I am also conscious of the work of the Pontifical Biblical Commission in 1976. Having studied the question, the commission voted unanimously that the New Testament does not settle in a clear way and, once and for all, the problem of the possible accession of women to the presbyterate. Secondly, the possibility that the scripture gave sufficient indications to exclude the ordination of women was defeated by a majority of seven votes. And finally the proposition that the Church hierarchy could admit women to ordination without going against Christ’s original intentions was approved by the same majority.
My years of pastoral ministry have informed me that many women find the current Church teaching on this matter very difficult. Lumen Gentium 12 states that ‘The entire body of the faithful, anointed as they are by the Holy One, cannot err in matters of belief. They manifest this special property by means of the whole peoples’ supernatural discernment in matters of faith when ‘from the bishops down to the last of the lay faithful’ they show universal agreement in matters of faith and morals.
There are clear indications from research, and also from my many years of pastoral experience, that a great many of the faithful have not ‘received’ this teaching. Putting that together with the findings of the Pontifical Biblical Commission, I am left with serious questions about the teaching on the ordination of women in the Catholic Church.
I also have questions as to whether sufficient level of discernment was undertaken prior to the decree that the topic of the admission of women to ministerial priesthood should not be discussed by faithful members of the Catholic Church. I have given this serious consideration and I find it difficult to dismiss the strong possibility that the Holy Spirit may have been speaking through the aforementioned Pontifical commission, and may be currently speaking through the voice of the faithful. So I am left with serious and difficult questions.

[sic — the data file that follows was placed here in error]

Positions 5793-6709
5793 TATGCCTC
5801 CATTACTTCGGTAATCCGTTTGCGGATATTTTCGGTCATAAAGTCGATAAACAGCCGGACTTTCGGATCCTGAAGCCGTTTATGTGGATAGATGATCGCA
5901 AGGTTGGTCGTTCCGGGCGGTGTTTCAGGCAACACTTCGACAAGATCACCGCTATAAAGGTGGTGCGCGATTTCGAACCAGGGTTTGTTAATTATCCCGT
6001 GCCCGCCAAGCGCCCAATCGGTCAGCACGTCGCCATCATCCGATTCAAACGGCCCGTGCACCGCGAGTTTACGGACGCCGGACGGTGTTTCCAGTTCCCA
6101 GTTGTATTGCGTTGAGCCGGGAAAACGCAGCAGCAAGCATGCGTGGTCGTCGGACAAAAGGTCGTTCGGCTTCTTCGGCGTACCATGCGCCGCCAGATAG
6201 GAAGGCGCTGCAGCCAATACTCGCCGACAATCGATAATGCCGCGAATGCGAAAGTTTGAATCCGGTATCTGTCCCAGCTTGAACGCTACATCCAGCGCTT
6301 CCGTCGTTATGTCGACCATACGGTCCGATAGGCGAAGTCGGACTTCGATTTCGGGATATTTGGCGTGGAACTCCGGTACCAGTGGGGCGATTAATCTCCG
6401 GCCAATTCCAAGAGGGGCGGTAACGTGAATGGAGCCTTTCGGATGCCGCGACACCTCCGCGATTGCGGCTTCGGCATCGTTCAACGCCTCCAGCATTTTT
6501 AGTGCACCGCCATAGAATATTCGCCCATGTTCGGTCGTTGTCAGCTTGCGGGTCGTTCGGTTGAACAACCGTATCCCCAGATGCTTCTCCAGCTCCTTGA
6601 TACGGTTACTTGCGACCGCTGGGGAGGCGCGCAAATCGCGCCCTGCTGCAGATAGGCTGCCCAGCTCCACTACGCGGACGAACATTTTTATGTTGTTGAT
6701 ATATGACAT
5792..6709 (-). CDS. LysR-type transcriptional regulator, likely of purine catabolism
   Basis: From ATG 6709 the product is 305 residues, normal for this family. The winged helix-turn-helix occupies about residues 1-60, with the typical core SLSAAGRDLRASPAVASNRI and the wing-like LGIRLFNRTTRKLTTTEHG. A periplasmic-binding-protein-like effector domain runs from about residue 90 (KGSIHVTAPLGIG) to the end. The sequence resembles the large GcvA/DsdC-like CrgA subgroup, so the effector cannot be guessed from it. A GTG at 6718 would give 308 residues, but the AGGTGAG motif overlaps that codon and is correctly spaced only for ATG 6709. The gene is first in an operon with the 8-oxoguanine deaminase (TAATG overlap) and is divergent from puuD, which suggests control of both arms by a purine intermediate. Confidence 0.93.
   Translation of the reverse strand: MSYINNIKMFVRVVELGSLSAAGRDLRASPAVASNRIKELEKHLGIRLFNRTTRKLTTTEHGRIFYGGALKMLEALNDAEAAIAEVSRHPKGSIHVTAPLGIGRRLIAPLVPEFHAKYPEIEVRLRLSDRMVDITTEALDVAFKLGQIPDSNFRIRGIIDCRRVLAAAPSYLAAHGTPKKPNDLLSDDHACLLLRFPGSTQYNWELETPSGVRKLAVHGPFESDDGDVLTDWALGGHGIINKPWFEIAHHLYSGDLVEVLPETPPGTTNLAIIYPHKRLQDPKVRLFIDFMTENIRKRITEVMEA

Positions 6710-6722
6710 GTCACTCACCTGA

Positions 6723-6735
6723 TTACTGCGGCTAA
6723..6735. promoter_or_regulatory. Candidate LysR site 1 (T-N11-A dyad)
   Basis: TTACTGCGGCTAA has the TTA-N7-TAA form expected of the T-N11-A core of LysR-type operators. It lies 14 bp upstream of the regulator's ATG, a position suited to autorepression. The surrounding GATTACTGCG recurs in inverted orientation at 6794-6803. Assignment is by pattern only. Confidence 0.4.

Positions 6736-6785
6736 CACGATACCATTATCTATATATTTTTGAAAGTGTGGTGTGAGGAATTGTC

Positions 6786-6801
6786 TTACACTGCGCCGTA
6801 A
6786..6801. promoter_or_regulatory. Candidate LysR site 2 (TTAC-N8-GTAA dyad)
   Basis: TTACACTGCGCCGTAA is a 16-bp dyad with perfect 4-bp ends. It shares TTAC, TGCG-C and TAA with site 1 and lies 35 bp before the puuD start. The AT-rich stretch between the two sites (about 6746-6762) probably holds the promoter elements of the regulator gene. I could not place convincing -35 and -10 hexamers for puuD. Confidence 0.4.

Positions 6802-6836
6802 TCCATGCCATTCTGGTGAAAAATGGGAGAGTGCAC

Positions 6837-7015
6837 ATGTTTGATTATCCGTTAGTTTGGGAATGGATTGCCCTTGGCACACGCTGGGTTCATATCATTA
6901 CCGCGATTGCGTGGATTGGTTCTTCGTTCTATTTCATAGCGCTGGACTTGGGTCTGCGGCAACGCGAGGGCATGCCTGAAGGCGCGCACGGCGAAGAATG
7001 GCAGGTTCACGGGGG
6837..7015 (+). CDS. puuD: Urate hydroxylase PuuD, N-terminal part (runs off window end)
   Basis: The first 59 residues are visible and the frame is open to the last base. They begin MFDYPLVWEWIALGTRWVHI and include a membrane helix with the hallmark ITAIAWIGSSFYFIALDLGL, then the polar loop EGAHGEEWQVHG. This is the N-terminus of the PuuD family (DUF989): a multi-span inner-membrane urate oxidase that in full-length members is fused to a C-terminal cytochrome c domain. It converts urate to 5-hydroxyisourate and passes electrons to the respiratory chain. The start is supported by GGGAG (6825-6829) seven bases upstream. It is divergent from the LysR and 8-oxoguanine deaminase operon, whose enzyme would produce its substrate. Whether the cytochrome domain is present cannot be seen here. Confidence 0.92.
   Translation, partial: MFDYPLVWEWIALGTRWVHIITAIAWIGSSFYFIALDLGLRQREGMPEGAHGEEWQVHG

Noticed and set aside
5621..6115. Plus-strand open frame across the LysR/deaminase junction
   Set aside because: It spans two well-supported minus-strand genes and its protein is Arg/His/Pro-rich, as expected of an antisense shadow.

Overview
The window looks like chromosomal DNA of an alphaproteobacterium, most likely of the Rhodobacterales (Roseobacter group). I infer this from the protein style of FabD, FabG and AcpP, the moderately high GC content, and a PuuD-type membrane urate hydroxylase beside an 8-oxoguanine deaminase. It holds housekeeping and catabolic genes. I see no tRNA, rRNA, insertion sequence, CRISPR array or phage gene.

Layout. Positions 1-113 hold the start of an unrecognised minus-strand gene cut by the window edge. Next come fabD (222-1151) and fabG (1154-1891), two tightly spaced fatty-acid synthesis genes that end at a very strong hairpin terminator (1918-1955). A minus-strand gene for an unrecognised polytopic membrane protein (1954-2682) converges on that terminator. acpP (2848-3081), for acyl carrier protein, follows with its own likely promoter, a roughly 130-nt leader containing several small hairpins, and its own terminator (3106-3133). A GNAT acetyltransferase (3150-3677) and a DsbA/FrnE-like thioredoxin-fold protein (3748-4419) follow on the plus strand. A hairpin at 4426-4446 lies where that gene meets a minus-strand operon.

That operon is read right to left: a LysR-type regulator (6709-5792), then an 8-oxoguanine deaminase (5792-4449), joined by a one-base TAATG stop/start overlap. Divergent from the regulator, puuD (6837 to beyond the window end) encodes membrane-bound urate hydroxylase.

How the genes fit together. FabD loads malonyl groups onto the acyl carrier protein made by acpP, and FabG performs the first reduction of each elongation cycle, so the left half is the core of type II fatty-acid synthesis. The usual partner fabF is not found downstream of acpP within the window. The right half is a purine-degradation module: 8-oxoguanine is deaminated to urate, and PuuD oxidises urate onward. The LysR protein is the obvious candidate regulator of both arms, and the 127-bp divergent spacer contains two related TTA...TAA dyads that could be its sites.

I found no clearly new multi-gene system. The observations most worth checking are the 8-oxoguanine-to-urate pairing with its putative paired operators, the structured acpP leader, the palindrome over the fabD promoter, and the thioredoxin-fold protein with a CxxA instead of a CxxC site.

In this context, I point to the Declaration on Religious Liberty issued by Vatican II. This document states that human persons are bound to adhere to the truth, once they come to know it and direct their whole lives in accordance with truth. I am aware that the thrust of the Declaration on Religious Liberty focuses on the religious freedom that must be accorded to the human person by the civil authorities. However, I believe when the Church declares ‘in religious matters, every form of coercion by men should be excluded’ I think that this teaching should also guide the governance of the Church in dealing with its own members.
4. Furthermore, Fr Flannery should state that he accepts the whole teaching of the Church, also in regard to moral issues.
This part of the request from the Congregation for the Doctrine of the Faith seems to particularly focus on Church teaching on moral issues.
As with my response to the last question, it is also clear to me that some matters of Church teaching on sexual issues are not ‘received’ by the majority of faithful Catholics. Again this is shown by the results of research in various parts of the world, and also clearly in my years of pastoral experience. So I am left with the same serious and difficult question. Is it possible that in this area also the Spirit is speaking to us through the voice of the committed believers?